Last Sunday, I went to the lecture on color by Michael Wilcox. In addition to speaking, he illustrated his points with wet paint in front of us, which was a treat.

He started by saying that in the olden days, artists (painters and tapestry weavers in particular) knew the science of paints and color theories well, but now our/their understanding is muddled by manufactures and marketing. As with your food, he recommended we read the contents of the tubes and never trust the name of the color. With some colors, the more expensive paint is of superior quality, but with others, (including earth colors), student grade and top of the range are similar in constitution.

He next explained about lights, wavelength, surfaces and reflections making our brains interpret colors. This bit always puzzles me, but suffice it to say molecules/surfaces absorb certain wavelength of light, and whatever is reflected/rejected is seen by us as colors. So, my favorite red yarn has the magical power to absorb all other light wavelength but that which is innate in my favorite red, even though the yarn itself is not red.

Now, mixing. He used six primary colors as our bases: orange-red, orange-yellow, green-yellow, green-blue, violet-blue and violet-red.

Violet-red can be described as reflecting a lot of red, a little of violet, and a tiny amount of orange. Orange-red reflects lots of red, a little orange, and a small amount of violet. And so on. So the difference in the proportion of violet and orange distinguish these two reds in our eyes/heads. (He has his own color wheel but I cannot post it for copyright reasons, but if you could draw a crude wheel with these six positioned in order, it may help make sense.)
  • If I need a clear, saturated violet, I mix violet-blue and violet-red, not because I want to mix red and blue, but because this combination generates the greatest amount of purple to be reflected.
  • If I want a nuanced violet, I might mix orange-red and violet-blue, or violet-red and green-blue, but I know these combinations will never create a saturated, "true" violet.
  • If I want a dark, muddy violet, I might consider mixing orange-red with green-blue, but if it turns brown and ugly, no amount of adding orange-red will create a nice violet, because I will not be adding any more violet to be reflected.
  • This is a page from one of his books, which may help.
  • We've not had, apparently, pure blue nor pure red paints, but if we had, theoretically the pure blue will absorb all red, and the pure red, all blue, so the mixture will be black.
The next issue was complementaries and harmony. First he took two complementary colors, and mixed a small amount of one to the other. Mixing complementaries desaturates the hue, resulting in the mixture turning more and more into what he called "gray" (i.e. lack of discernible hue), until enough of the second color is mixed so the mixture starts to gain the hue of the second color.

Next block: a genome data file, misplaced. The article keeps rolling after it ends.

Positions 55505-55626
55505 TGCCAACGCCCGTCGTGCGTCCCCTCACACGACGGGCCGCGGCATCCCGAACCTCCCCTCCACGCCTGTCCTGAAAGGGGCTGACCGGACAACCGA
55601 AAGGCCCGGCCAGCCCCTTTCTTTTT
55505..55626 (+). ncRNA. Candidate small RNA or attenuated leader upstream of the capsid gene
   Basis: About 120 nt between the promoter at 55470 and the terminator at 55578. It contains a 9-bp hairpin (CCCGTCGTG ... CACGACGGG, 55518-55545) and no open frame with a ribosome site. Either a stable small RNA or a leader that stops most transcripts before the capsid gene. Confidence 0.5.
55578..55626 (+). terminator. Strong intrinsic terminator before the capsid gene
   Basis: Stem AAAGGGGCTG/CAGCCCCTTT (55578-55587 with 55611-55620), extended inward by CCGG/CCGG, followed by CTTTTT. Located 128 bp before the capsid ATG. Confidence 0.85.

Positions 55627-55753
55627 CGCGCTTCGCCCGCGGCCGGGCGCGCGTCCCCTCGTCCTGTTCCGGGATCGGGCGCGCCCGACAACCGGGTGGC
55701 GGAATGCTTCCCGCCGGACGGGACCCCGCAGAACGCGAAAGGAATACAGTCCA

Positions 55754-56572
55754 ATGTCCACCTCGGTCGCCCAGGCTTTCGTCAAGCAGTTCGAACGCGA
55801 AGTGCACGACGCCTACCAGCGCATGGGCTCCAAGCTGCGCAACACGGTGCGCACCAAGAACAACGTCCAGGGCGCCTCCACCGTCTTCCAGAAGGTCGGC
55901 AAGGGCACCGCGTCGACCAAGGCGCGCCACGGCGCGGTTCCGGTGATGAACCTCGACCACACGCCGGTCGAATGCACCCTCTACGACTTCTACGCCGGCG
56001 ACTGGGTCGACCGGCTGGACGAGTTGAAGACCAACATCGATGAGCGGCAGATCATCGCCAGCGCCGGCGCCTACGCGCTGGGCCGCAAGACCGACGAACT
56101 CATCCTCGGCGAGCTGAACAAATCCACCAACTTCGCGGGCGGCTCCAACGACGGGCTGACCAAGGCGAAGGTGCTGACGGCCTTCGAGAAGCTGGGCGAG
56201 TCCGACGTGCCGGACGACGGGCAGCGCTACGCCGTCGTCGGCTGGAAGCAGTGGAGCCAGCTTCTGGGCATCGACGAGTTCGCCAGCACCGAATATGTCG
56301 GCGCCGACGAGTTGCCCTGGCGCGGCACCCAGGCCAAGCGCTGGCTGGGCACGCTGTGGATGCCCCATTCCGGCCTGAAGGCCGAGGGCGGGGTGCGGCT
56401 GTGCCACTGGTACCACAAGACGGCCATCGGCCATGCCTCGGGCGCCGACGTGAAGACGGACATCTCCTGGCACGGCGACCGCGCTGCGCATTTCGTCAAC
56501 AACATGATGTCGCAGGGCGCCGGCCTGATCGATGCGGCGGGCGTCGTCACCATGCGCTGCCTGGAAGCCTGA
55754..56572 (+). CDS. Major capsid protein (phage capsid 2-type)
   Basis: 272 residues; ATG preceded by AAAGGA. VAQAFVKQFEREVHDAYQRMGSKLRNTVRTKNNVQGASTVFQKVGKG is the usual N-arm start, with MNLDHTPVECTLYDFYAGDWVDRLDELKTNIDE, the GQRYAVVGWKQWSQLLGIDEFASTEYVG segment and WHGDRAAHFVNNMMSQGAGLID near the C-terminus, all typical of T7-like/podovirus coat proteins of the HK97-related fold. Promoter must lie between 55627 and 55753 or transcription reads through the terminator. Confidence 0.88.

Michael stated that in painting, "pure" black can be too harsh and look like a hole, and to create harmony, if this is what the artist desires, colors derived from mixing complementaries or neighboring colors, or these colors mixed with black, (or white in place of pure white,) may suit better. Then he discussed shadows in paintings, how we were taught vs. how they look in reality, the two being opposites, and about glazes.

Lastly we experimented with after images; we stared at a number of colored shapes and then turned our eyes on to a white board to see blurred shadows of the complementaries of the colors we had been looking at. We also looked at different colored shapes to see the influence of the first color on them. As with values, I have a hard time seeing after images, but apparently we can train our brains to see these. Still, it was easy to see how important simultaneous contrast is in my work and I need to revisit this area. I asked Michael how texture (shiny/matt) influences hues, but I did not get an answer I understood.

Our best reference, I believe, remains Lambert, Staepelaere and Fry's tome, "Color and Fiber", 1986. I have not dyed enough to know how, practically and immediately, what I learned can help me with dyes including overdyeing, but my mind was abuzz with shot and shadow weave ideas.

At the end of the class, we viewed a dozen paintings, discussing the base colors in each. It was easy to pick them out in some paintings, but as the number of base colors increased, or the range of the base color widened, (e.g. from yellow to blue-green with violet to orange-red), my eyeballs became exhausted and my brain scrambled. But the lesson was, know the craft of your art. Indeed.

It was a fabulous day, everybody coming out with his and her own ideas and topics to research.

Workshop organizer Alison may bulk-order for Michael's books and paints for NZ residents; if that happens, I will let you know.


  1. * Shiny vs. dull.
    * Dyeing vs. overdye.

  2. And cold, and cool, and warm, and muddy, and clear, and saturated, too.


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